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Posted: 5/21/2020 3:31:56 PM EDT
So I figured I would do some tinkering with the USGI compass assembly for the PVS-14/7 in the interest of making it suck less. I figured I'd share my lessons here and give some options to guys that want to use the compass module. Here is the module I am discussing in this post:



The first thing you are going to have to do is break the epoxy seal on your compass unit and open it up. If it's never been opened up before, it's a bit of a pain to get it popped open. I saw a video on Youtube where a guy just gently pries the bottom cap off with a utility knife blade. Yeah, that WON'T work! The way he showed it easily popping off is only AFTER you've already broken the epoxy seal. It's gonna require a lot more force that you can or will want to safely apply with a thin utility blade. What I did was take a sharp flathead screwdriver, place it in between the body and the bottom cap, point the screwdriver down, and press down on the cap with the screwdriver pushing away from the bottom of the unit. I did this at 4 positions on the circular body - 12, 3, 6, and 9 o'clock. Slowly pushing in each equidistant area helped crack the epoxy band and get the bottom cap off. Here is what it looks like separated, notice the green epoxy ring you'll find in there:




(Continued below)
Link Posted: 5/21/2020 3:33:31 PM EDT
Remove the epoxy ring or all pieces of the epoxy and discard it. The actual LED light module should just lift out of the bottom cap at this point.

Now the first thing I would do when the unit is apart is check the battery and replace if need be. This compass module uses what is called a "pin battery" BR425. If you search for BR425 you should have no problem finding replacements as these are commonly used in fishing lures. My battery tested right at 3.22 volts, perfectly "fresh" and ready to use! Note the actual "pin" sticking out is the negative terminal, and the body/case is positive. You'll also have to remove the battery prior to testing to get an accurate reading. I also noted that the battery installed in the unit at the factory is marked "National lithium battery" That's probably the reason why these units are still glowing bright 10+ years later - good lithium batteries and their low self discharge rate. Here is the factory battery along with the LED unit it's installed in:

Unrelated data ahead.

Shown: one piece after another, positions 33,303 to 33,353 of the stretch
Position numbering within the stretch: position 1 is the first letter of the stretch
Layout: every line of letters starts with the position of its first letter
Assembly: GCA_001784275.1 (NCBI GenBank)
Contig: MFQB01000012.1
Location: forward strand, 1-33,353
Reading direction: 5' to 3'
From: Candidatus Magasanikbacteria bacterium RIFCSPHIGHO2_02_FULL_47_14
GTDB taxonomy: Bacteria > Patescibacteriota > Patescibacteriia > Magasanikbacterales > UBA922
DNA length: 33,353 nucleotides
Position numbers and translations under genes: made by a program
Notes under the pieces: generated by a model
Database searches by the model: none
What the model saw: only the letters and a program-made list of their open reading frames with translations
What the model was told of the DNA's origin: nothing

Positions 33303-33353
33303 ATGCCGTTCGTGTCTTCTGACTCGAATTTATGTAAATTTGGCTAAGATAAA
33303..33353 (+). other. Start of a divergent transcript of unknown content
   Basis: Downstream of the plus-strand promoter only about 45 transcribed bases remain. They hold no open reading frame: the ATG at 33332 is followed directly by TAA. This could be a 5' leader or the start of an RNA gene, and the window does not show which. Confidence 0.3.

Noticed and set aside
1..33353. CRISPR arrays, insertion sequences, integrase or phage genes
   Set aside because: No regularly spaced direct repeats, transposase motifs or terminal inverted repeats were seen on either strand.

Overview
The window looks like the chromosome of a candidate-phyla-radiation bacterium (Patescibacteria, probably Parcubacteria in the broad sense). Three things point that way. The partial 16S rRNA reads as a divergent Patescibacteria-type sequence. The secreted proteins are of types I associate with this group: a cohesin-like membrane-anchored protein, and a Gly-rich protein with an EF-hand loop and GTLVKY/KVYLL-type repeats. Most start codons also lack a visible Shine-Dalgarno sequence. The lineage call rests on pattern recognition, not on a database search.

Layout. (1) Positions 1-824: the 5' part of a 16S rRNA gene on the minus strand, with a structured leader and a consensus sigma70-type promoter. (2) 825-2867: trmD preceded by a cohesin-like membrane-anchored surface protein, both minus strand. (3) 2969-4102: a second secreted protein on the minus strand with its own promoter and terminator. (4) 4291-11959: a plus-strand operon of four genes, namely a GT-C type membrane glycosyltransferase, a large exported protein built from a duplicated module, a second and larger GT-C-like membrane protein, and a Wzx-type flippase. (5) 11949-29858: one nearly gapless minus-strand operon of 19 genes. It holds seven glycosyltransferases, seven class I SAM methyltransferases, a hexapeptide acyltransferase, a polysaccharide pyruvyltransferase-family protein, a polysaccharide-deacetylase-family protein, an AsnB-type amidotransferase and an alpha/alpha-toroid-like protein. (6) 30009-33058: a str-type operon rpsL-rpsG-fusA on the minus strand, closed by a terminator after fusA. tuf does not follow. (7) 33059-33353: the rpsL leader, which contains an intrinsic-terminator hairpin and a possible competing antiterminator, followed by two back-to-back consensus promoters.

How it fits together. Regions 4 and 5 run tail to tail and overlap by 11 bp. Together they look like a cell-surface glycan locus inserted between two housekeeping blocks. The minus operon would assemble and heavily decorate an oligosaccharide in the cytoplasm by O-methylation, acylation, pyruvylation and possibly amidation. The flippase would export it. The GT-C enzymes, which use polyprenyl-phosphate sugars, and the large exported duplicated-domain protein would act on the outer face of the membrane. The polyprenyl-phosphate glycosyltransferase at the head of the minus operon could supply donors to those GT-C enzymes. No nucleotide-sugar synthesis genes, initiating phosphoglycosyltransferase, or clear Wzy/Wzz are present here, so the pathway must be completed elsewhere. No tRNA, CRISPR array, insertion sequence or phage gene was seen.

Now on to the second thing once you have your battery tested: the button on the bottom SUCKS! Like, kills your finger to use it for more than a half second kind of sucks. The button itself isn't really a button. Rather, it's a force-sensing resistor pad as you can see in the above picture. That "grid" looking thing is the force-sensing resistor. The "button" you see from the outside is just a raised piece of the plastic bottom cap. You just press in to indent the bottom cap and push it into this grid.

In order to make the button require less pressure to operate, put a few layers of electrical tape on the inside of the bottom cap you removed:



3 layers of my cheap Harbor Freight electrical tape worked perfectly - makes it a LOT easier to turn the light on.

(Continued below)
Link Posted: 5/21/2020 3:34:41 PM EDT
Now at this point, you should have a good working battery and a button that doesn't suck anymore. The bottom cap will just snap back on when you are done. Just remember that there is an indexing tab that will need to line up when putting the LED module and cap back in the compass housing. If you are worried about making it rugged and waterproof, you could seal it with some silicone caulk or something similar. I just use the cap the way it is without epoxy.

A member posted a long time ago that someone should try tritium in the compass module. And, I just so happen to have some tritium tubes laying around for gun sight projects. So, I figure I'd try it out and see how well it works! Here you'll see I affixed a tritium tube right over the LED using clear packing tape:



I believe the tube size is 0.5x5mm It seems to fit perfectly over the LED area and I put everything back together to test it out. And, it seems to work well! Here is that it looks like in my basement through my PVS-14 with low light:



It's lit up nice and bright regardless of how high or low the gain is set on my tube. Here is a better contrast shot over a pitch black area:



(Continued below)
Link Posted: 5/21/2020 3:35:41 PM EDT